OPEC oil ministers signaled ahead of a meeting scheduled for yesterday that they saw no reason to change output targets given current global economic sluggishness, though they expect demand for crude will continue to grow.
“What’s missing right now is equilibrium in the price of oil,” Angolams Oil Minister Jose Maria Botelho de Vasconcelos said on Friday, after arriving in Quito. “I think US$90 dollars [a barrel] is a comfortable price.”
OPEC, which is responsible for 35 percent of global oil production, has not changed its output quotas since late 2008 and last month, Saudi Arabian Oil Minister Ali Naimi said oil between US$70 and US$90 per barrel was tolerable for consumers.
He echoed that sentiment upon arriving in Quito on Friday.
The 50-year-old cartel has had a good year, with prices hovering in the mid-US$80 range and profits up 32 percent over last year to US$750 billion, according to US Energy Department estimates.
Oil reached a two-year high of nearly US$91 on Tuesday — as traders gauged the dimensions of demand for next year and responded to a particularly harsh onset of winter in Europe.
The International Energy Agency (IEA) said on Friday that stronger-than-anticipated consumption next year in North America and emerging Asian economies led by China could compel OPEC to boost supply “if prices continue their relentless rise.”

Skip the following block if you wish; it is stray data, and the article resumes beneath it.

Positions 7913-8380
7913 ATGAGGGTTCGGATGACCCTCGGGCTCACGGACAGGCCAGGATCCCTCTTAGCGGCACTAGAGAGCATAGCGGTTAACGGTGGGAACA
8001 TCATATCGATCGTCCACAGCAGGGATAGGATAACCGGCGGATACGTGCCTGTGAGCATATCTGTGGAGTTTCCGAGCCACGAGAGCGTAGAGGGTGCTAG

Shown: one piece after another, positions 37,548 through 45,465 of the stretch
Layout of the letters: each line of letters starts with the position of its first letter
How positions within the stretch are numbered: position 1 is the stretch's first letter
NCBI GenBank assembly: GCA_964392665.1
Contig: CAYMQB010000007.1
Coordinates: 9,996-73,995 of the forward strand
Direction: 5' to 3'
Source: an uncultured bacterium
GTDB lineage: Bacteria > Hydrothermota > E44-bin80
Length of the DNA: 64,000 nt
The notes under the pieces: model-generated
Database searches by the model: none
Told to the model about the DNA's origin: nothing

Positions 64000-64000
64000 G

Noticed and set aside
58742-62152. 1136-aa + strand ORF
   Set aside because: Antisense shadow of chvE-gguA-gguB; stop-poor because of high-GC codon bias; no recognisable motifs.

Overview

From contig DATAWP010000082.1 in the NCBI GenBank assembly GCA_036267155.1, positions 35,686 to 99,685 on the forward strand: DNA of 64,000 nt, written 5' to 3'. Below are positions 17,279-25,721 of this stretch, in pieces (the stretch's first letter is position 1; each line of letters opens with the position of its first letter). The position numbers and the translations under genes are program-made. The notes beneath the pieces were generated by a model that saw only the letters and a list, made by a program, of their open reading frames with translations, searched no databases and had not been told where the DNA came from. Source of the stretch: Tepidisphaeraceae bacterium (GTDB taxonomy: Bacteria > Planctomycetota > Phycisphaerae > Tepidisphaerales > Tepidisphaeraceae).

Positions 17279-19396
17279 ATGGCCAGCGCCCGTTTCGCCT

Issuing its global oil demand forecast, the IEA said it anticipated a rise in demand next year to 88.8 million barrels a day, 260,000 daily barrels more than previously forecast.
The Paris-based agency nevertheless said it expected “quick agreement” from the OPEC ministers to maintain current output targets.
Analyst David Kirsch of PFC Energy in Washington agreed, citing current healthy inventories and continuing global economic uncertainty.
“If demand does turns out to be stronger than they’ve expected, there is still a safety cushion out there and they can come back later and increase production,” he said. “Or more likely, what happens is that individual members cheat.”
Oil supplies in major industrialized nations and China are currently well above normal, and while OPEC forecast a demand boost in North America and China in the monthly market report it published on Friday, it believes Western Europe’s festering debt crisis will dampen consumption there.
OPEC last changed output in late 2008 when it capped a record series of cuts to help boost prices that had plummeted with the global financial meltdown.
Some analysts believe conditions are now conspiring against much more upward pressure on prices as the effects wear off from the US Federal Reserve Bank’s -decision to issue and buy up US$2.3 trillion in US Treasury bonds. The post-meltdown move — essentially printing money — made US exports cheaper abroad and boosted the price of oil. It also encouraged the Chinese to buy and store more oil.
Many analysts believe US$100 a barrel oil is inevitable next year though it could well take months.